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Torso: The Story of Eliot Ness and the Search for a Psychopathic Killer
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Torso: The Story of Eliot Ness and the Search for a Psychopathic Killer

3.75  ·  Rating Details ·  115 Ratings  ·  14 Reviews
The news in Cleveland, Ohio was dominated by two figures between 1935 and 1942. One was a sexy lawman, Eliot Ness; the other was a mysterious phantom killer known variously as the Mad Butcher, the Headhunter, and the Torso Murderer. He was never caught or identified. Freelance writer Nickel has beco
Paperback, 232 pages
Published October 1st 2001 by John F. Blair, Publisher (first published May 1989)
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Katherine Addison
About half of what's wrong with this book is that it was written in 1989. So the book that would actually have been extremely interesting, about the ways that racism, classism, and homophobia shaped the police response to, the press response to, the investigation of, and the failure to find the Cleveland Torso Murderer, is not the book that is actually present. (To be fair, I don't know that any of those things is the reason the Cleveland Torso Murderer was never caught. He seems to have been bo ...more
This book covers the career of Eliot Ness from his days fighting Bootleggers, and Capone in particular, to his decline in the post-Second World War era. In particular it looks at Ness’ involvement in the investigation of the unsolved Torso murders of Cleveland (Victims were butchered and usually the torso turned up first.). The book provided some social history on the 1930’s of which this reader was unaware. It also discussed the building up of the myth of Eliot Ness. The book was an interesting ...more
May 17, 2012 Bob rated it it was amazing  ·  review of another edition
Not long after his "Untouchables" days, Eliot Ness experienced many successes as Public Safety Director of Cleveland (OH). Unfortunately, capturing the 'Torso Murderer' was not among them. A relatively little known crime, this serial killer haunted Ness' time in Cleveland.

This book is both a look at Ness himself after his Chicago accomplishments, and an examination of one of America's greatest unsolved serial killings. If you are interested in either subject, this is an excellent purchase.
While the story is interesting, anyone without prior knowledge of the crimes in question would likely find the writing itself quite dry. The final chapter, meant to tie up loose ends and speculate about The Butcher, is really just an account of other serial killers and their tendencies, preferences, & etc. This book has made me wonder if our forensic technology today could solve this case, though.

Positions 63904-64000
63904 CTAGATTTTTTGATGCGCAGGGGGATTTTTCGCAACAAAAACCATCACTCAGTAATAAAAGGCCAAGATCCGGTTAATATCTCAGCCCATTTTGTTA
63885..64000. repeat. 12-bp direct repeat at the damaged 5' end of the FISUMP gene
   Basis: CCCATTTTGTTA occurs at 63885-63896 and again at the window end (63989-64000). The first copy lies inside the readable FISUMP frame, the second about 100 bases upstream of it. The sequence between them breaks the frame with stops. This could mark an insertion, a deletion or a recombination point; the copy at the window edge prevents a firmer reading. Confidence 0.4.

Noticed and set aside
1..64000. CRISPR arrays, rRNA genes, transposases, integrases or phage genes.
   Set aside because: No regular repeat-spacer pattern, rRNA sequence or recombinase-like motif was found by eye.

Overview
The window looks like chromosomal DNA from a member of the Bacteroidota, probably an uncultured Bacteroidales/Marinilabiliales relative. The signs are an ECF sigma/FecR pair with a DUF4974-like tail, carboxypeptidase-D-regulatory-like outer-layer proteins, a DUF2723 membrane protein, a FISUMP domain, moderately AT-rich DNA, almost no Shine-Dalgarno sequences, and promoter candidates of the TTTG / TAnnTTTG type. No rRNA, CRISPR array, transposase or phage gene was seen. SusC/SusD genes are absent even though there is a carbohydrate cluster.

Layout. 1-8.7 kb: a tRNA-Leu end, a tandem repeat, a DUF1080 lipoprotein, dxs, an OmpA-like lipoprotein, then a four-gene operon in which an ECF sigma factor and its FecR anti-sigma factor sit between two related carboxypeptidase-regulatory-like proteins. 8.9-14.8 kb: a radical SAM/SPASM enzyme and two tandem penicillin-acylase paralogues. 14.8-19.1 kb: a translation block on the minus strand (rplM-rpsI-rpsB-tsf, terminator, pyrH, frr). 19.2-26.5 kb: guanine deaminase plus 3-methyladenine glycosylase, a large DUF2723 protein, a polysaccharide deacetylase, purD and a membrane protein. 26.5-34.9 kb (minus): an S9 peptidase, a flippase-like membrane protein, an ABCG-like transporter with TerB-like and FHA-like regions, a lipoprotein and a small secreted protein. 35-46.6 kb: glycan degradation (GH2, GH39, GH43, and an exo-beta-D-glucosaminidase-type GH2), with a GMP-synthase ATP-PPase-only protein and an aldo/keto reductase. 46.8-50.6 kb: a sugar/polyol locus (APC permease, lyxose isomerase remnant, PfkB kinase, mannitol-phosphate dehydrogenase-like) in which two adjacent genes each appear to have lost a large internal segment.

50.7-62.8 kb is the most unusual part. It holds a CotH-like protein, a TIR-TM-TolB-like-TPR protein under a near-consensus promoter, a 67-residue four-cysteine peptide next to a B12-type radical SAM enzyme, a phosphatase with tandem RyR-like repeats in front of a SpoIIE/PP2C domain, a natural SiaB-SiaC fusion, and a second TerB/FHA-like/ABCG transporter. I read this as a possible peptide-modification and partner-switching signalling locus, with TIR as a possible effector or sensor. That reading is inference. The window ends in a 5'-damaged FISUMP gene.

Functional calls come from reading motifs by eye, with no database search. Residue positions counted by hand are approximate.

Sep 30, 2009 Scott rated it it was amazing  ·  review of another edition
Shelves: true-crime
Besides the subject being about one of my heroes - Eliot Ness - and about my hometown - Cleveland - this book is a great read for fans of true crime and the gangster age. Far from being a dry history book, the author keeps you interested by sparsely throwing facts about the areas and people he talks about, as well as enough "meanwhiles" to make sure the subject at hand doesn't get too cumbersome.

Probably the best story about the Torso Murders available today. Highly recommended.
Jennifer Barbee
Sep 16, 2008 Jennifer Barbee rated it it was ok  ·  review of another edition
Recommended to Jennifer by: Stiv
I'm sure that it is likely to be difficult to write a compelling story about an unsolved crime, but it has certainly been done before with Jack the Ripper and the Black Dahlia. Not so here, I'm afraid.
Jan 22, 2016 Fishface rated it really liked it  ·  review of another edition
Shelves: true-crime
Very, very well-written, but like all unsolved cases utterly frustrating. Allows us to see the legendary Elliott Ness totally out of his depth, dealing with a case nobody would have an easy time with. Gives a good picture of what the times were like and the difficulties of even identifying the victims in a world of nameless transients.
Dixie Diamond
Nov 09, 2007 Dixie Diamond rated it really liked it  ·  review of another edition
Shelves: true-crime, 1930s
I haven't kept up with later analysis of this case so I don't know if this is still considered to be accurate or not, but it is very interesting.

(I understand now that much of the speculation later in the book about the Black Dahlia murder is probably wrong, but what did we know?)
The author was WAY too focused on Ness's history as an "untouchable" and filled in this book, which was, I thought from the title (silly me), supposed to be focused on the Cleveland Torso Murders, with a plethora of Ness's involvement their in. Therefore, it contains, in my opinion, far too much unrelated info on the Torso case. Disappointing.
Aug 31, 2010 Dawn rated it liked it  ·  review of another edition
After reading Bendis' graphic novel "Torso" I wanted to find out the details behind the case. This book has a lot of interesting information. There is more about Eliot Ness and his fight against corruption than I care to read about, but it was still good.
Lyda Phillips
Jun 17, 2014 Lyda Phillips rated it liked it  ·  review of another edition
Shelves: history
Fascinating history of Cleveland and Eliot Ness's life after Al Capone, and a grisly, still unsolved, series of murders.
Michael Kiersznowski
Excellent "true crime" book. I enjoyed from beginning to end.
Story of a serial killer that terrorized Cleveland in the 1930's with 12 gruesome dismembered bodies, attributed to "Mad Butcher of Kingsbury Run".
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